Texas official thinks the mistake in his racist attack on a black quarterback was making it publicly

"You can’t count on a black quarterback."

Texas superintendent Lynn Redden made deeply racist comments about Houston Texans Quarterback DeShaun Watson. Credit: Getty Images/Onalaska ISD
Texas superintendent Lynn Redden made deeply racist comments about Houston Texans Quarterback DeShaun Watson. Credit: Getty Images/Onalaska ISD

On Sunday afternoon, after a frustrating Houston Texans loss to the Tennessee Titans, school superintendent Lynn Redden laid bare his racism in the comments of the Houston Chronicle’s Facebook page.

“That may have been the most inept quarterback decision I’ve seen in the NFL,” Redden said, referring to the play of Texans quarterback Deshaun Watson. “When you need precision decision making you can’t count on a black quarterback.”

According to the Chronicle, Redden “deleted the comment after he realized it was a public post.” Oops!

As racists often do, he then defended his racism with more racism.

“Over the history of the NFL, [black quarterbacks] have had limited success,” Redden told, in defense of his comments. It’s a common trope, but one that’s rooted in racism, not statistics.

A quick primer for the benefit of all the other Reddens out there who insist on sharing their loud and wrong opinions on the internet: black quarterbacks do not have the same kinds of statistical successes as their white peers because black athletes were systemically steered away from the quarterback position until very, very recently. Marlin Briscoe, who made history in 1968 as the first black quarterback to start a game in the NFL, was forced to change his position to wide receiver to extend his career. Fifty years later, football commentators are still making the same argument about a black quarterback, this time in reference to Baltimore Ravens rookie Lamar Jackson, who oh by the way won the Heisman Trophy.


But logic never seems to carry much weight with racists. If it did, Redden might be swayed by the Texans’ recent history: since the start of the 2014 season, the team has started nine quarterbacks. Eight of them have been white. Does Redden think they were exemplars in the decision making department? Does he miss the brilliant mind and accuracy of Brandon Weeden? What about Ryan Mallett, Case Keenum, Bryan Hoyer, T.J. Yates, Brock Osweiler, or Tom Savage?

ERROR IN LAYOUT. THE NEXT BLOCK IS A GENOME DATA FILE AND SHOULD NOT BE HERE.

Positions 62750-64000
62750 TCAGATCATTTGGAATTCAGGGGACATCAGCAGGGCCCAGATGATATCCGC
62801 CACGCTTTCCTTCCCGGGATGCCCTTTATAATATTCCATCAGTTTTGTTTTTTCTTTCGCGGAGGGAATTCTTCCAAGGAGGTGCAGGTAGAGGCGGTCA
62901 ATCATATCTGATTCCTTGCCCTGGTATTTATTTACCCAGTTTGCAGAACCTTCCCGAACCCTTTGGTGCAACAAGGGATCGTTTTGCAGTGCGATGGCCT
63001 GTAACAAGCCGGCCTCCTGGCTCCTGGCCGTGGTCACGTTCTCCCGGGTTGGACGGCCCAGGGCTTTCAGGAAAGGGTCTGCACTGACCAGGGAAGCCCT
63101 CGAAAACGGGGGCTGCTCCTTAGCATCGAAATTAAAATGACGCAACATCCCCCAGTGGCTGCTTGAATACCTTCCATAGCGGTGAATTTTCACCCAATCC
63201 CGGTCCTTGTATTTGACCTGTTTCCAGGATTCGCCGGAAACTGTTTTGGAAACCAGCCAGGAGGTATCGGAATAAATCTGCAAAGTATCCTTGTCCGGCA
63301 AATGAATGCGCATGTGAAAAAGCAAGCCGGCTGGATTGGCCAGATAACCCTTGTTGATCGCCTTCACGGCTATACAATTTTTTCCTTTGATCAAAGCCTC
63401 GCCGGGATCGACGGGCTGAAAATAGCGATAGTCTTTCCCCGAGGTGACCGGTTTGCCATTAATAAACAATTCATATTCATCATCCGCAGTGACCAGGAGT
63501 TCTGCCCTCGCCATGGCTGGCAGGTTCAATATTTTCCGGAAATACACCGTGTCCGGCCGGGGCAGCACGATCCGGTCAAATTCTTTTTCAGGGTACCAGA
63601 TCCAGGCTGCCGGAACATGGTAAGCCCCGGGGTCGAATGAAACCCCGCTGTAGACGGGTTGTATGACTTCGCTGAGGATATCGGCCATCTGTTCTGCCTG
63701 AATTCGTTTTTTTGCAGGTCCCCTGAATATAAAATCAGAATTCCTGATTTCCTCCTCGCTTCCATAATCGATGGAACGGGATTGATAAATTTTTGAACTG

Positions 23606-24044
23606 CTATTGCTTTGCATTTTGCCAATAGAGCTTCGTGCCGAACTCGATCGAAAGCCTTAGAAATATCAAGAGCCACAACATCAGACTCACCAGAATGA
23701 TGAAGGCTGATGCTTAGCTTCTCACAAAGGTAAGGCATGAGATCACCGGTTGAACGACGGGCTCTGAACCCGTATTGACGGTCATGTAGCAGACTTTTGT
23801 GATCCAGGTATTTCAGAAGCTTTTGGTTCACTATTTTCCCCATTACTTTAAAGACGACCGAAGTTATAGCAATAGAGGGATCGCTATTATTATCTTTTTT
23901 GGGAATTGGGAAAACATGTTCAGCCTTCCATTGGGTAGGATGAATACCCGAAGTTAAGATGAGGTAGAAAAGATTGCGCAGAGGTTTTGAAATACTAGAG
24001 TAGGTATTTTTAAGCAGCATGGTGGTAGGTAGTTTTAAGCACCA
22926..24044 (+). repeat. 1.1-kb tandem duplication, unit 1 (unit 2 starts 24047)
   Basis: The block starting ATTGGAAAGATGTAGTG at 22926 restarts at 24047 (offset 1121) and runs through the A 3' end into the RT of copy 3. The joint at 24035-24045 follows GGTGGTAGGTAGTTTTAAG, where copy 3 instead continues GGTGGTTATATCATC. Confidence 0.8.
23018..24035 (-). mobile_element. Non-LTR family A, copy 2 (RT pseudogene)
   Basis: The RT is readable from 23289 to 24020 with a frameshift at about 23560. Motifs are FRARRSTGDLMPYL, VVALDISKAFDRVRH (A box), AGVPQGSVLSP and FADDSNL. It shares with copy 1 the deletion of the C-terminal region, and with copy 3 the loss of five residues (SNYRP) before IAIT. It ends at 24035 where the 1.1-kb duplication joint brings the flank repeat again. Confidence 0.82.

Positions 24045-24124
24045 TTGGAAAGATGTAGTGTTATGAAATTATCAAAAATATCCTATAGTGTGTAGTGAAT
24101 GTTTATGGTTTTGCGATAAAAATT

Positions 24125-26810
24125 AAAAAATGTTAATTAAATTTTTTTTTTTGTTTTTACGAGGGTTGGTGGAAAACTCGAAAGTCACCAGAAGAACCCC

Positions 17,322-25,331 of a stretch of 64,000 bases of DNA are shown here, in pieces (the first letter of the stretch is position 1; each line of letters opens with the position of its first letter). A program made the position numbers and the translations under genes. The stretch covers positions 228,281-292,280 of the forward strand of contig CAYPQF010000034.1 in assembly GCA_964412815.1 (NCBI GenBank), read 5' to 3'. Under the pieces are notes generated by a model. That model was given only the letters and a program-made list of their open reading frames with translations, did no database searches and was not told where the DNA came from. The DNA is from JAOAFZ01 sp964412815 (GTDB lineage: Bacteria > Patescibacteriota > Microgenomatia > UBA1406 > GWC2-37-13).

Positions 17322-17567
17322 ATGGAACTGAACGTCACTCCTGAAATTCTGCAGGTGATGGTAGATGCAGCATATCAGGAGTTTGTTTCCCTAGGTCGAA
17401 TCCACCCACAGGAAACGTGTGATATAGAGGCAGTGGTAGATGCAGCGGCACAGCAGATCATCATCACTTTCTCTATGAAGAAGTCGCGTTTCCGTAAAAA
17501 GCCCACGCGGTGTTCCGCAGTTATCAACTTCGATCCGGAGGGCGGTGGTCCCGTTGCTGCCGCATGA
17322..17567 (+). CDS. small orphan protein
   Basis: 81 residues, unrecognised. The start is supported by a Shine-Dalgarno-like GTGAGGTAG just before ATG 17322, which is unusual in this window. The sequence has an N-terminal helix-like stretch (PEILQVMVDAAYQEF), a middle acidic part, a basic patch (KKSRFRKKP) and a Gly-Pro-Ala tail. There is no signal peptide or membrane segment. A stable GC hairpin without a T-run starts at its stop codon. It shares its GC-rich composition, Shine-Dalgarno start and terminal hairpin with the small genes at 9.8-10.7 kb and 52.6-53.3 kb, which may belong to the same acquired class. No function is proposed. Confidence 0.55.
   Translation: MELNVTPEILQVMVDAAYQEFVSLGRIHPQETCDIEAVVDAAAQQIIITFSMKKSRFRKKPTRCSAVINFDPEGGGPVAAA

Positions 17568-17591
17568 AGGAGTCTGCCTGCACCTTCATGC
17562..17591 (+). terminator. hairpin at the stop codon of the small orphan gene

Watson has the potential to be the best quarterback in Texans history. He was well on his way to a record-breaking rookie season in 2017 before tearing his ACL. He’s still working on regaining his form, but any fan longing for Tom Savage to save the day is nothing short of delusional.

Redden is (for now) the superintendent of the Onalaska Independent School District in Texas. Onalaska is an incredibly small city, with only 1,174 people as of the 2000 census. According to the same census, 91.23 percent of its residents are white, and only 6.56 percent are black. In the 2016-17 school year, less than one percent of the students in grades 7-12 in Onalaska were African American.

He told the Chronicle that he hopes none of his students read his racist comment about Watson — a comment that, I remind you, he made on a public Facebook page, and then tried to justify…with statistics!

Bill O’Brien, the head coach of the Texans, addressed the comments at the start of his press conference on Wednesday, calling them  “outdated, innacurate, ignorant, [and] idiotic.”


“I’ll just let DeShaun’s proven success on the field, and his character off the field, speak for itself,” O’Brien said. “He’s one of the greatest guys I’ve ever coached, he represents everything that’s right about football, about life.”